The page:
Sharon S. Dawes

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This paper is a conceptual and empirical exploration of the tensions inherent in the drive to increase openness and transparency in government by means of information access and dissemination. The idea that democratic governments should be open, accessible, and transparent to the governed is receiving renewed emphasis through the combination of government(More)
Public Administrative Review's Theory to Practice features exchanges among scholars and practitioners assessing what prominent theories and research in their areas of expertise have to say about the challenges, choices, and opportunities facing public administration today. This article summarizes 15 years of CTG research into the challenges of(More)
A two-year project carried out by an international network of field researchers in the U.S., Canada, and Europe (Table 1) is summarized here. The teams are conducting case studies in their respective countries using a consistent method of data collection and analysis. The goal is to understand what fundamental elements of this worldwide phenomenon transcend(More)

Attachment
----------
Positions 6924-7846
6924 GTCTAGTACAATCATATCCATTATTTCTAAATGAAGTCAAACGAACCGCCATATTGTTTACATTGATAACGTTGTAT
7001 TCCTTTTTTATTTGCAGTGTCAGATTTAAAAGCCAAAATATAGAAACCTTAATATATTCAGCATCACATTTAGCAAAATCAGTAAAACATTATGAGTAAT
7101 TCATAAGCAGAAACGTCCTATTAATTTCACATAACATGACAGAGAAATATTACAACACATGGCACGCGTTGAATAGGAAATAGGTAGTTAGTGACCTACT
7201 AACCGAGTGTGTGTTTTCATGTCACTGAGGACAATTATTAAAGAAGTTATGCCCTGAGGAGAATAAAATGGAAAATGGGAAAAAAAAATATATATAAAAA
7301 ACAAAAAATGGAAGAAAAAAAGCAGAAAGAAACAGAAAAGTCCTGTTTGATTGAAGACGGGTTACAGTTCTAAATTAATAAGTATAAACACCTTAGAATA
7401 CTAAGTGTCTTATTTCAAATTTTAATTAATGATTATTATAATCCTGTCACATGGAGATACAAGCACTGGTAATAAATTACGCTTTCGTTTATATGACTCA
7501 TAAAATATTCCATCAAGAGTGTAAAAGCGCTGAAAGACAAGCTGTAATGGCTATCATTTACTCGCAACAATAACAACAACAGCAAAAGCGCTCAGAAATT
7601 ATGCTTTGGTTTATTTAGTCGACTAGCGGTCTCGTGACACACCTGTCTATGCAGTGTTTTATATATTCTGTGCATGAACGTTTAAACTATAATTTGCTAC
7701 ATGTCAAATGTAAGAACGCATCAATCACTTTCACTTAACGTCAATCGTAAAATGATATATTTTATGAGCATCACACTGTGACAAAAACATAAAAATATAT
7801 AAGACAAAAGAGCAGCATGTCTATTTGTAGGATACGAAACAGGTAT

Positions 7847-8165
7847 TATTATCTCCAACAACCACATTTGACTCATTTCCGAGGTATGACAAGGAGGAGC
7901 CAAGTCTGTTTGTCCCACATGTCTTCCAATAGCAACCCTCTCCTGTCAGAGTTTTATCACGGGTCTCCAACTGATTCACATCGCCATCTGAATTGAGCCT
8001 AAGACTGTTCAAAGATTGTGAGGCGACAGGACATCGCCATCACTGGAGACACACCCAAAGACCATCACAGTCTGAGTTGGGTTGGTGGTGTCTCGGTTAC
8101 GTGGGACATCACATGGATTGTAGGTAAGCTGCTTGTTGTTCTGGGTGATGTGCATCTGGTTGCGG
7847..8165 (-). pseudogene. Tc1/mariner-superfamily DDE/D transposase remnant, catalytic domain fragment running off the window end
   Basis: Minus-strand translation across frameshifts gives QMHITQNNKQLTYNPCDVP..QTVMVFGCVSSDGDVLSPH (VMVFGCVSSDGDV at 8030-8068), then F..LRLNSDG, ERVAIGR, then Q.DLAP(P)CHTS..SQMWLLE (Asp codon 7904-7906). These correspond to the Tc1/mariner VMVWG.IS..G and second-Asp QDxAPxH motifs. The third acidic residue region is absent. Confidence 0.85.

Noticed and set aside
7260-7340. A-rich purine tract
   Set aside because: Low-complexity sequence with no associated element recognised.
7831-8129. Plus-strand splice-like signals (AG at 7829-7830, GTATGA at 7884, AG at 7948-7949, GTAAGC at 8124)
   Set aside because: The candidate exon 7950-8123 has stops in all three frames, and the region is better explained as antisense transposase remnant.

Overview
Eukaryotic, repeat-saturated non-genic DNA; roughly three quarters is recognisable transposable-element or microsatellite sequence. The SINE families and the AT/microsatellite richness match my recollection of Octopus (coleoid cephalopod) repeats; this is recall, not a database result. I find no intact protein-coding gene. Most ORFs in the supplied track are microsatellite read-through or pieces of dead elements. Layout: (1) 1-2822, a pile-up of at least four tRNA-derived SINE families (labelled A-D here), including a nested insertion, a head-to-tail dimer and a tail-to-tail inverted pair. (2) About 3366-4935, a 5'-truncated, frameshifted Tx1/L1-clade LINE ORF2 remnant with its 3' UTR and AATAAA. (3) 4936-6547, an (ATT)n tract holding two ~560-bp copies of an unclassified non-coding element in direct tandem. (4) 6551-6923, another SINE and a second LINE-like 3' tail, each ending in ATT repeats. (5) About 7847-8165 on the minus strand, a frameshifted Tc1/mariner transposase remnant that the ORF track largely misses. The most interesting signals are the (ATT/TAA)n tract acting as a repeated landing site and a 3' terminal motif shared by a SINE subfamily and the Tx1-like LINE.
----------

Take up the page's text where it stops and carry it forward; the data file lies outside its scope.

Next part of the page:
Information-based strategies to promote open government offer many opportunities to generate social and economic value through public use of government information. Public and political expectations for the success of these strategies are high but they confront the challenges of making government data “fit for use” by a variety of users outside the(More)
Knowledge and information-sharing networks are emerging in an increasing number of government programs and policy arenas. This article reports the results of an exploratory investigation into ways in which leadership and formal authority shaped the course of four knowledge network initiatives. The study treats authority as both formal and perceived.(More)